9 Ways to Fight Asthma and Allergies
How to beat asthma
If you have asthma, there's a good chance that an underlying allergy—whether it's to dust mites, pollen, cockroaches, or cat dander—is playing a key role in your breathing problems. (About 60% to 90% of people with asthma have allergic asthma.)
The first step is to avoid the allergen, but that's not always possible or sufficient to stop symptoms, like coughing, wheezing, and shortness of breath.
That's where medication comes in. Here are some common drugs used to treat allergic asthma.
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"These are the gold standard and they work by basically blocking the inflammation response in the lungs," says Mitchell H. Grayson, MD, associate professor of pediatrics, medicine, microbiology, and molecular genetics at the Medical College of Wisconsin in Milwaukee.
Known as "controller" medications, they take a few days to workso they aren't for short-term symptom control. (Here are some inhaled corticosteroids drug names and potential side effects.)
Leukotriene receptor antagonists
The pros are that they come in pill form and they have few side effects. The drawback is that the effect is generally mild. "If you have mild persistent or mild intermittent asthma, sometimes they will work quite well," Dr. Mitchell says.
Short-acting beta agonists
"We warn everyone who has asthma to carry one of these," says Dr. Poole.
Albuterol and related medications such as Maxair (pirbuterol) are bronchodilators, meaning they work by rela the airways. These drugs shouldn't be used frequently (1-2 times a week or less). People with exercise-induced asthma can use one 20 minutes before working out to prevent problems, Dr. Mitchell says.
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Long-acting beta agonists
Common products include Advair (a combination of the beta agonist fluticasone and the steroid salmeterol) and Symbicort (a combination of the beta agonist formoterol and the steroid budesonide). A combination formulation (a beta agonist plus a steroid) is important as long-acting beta agonists on their own can worsen asthma.
"If you have an allergy component to your asthma, they can be beneficial," says Dr. Poole. Antihistamines are usually combined with inhaled corticosteroids or Singulair and can reduce inflammation in both the nose and the lungs. They are cheap, available over-the-counter, and have relatively few side effects. They're quick acting so may help if you're allergic to cats and are about to visit a friend with one, says Dr. Grayson. Antihistamines shouldn't be used chronically.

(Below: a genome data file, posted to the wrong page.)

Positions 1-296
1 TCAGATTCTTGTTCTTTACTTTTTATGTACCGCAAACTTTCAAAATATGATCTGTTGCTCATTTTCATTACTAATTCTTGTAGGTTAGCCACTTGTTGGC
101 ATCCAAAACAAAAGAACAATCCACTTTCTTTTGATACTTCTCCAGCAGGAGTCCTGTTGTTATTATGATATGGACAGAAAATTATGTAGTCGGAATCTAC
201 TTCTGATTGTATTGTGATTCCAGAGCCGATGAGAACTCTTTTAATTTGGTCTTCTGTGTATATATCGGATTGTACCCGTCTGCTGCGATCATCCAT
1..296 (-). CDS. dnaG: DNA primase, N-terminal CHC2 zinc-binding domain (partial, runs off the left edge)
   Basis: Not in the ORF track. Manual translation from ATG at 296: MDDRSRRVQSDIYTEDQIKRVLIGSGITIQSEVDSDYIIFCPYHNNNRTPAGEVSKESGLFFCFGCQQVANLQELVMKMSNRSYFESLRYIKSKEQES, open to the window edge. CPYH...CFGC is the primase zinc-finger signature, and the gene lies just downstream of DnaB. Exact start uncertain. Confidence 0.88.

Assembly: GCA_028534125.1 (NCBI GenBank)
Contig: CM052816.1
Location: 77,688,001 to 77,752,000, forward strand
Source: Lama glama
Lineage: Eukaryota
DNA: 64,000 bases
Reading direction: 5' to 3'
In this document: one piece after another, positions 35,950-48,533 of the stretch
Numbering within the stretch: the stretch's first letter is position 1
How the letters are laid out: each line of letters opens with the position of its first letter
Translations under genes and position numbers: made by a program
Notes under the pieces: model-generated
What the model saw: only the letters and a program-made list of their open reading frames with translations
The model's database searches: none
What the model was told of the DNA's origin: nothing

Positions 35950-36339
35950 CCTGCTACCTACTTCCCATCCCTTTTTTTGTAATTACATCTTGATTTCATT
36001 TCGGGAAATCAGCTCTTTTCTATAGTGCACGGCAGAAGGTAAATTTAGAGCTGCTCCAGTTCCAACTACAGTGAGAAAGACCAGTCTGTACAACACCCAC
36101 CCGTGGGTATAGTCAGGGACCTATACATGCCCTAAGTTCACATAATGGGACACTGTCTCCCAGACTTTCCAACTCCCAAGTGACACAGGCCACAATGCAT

It won't help non-allergic asthma, a type triggered by exercise, cold air, or other non-allergy irritants. (About 10% to 40% of all asthma cases are non-allergic).
Xolair is expensive so it is usually given in more severe cases, says Dr. Mitchell, such as people who have repeat trips to the emergency room. It's an injected drug and has a boxed warning about a risk of anaphylaxis, a potentially life-threatening allergic reaction. (Doctors monitor for such reactions after giving the injections.)
If you still have symptoms and a controller medication isn't doing enough to stop them, your doctor might want to give you oral steroids for four to five days to get you back into good health. Oral steroids, such as prednisone take 4-6 hours to take effect, Dr. Mitchell says.
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It comes in pill form, which is a plus. But there are potential side effects ranging from diarrhea to neurological problems if the dose gets too high.
Patients have to have regular blood tests and the drug is "hardly used any more," says Dr. Poole.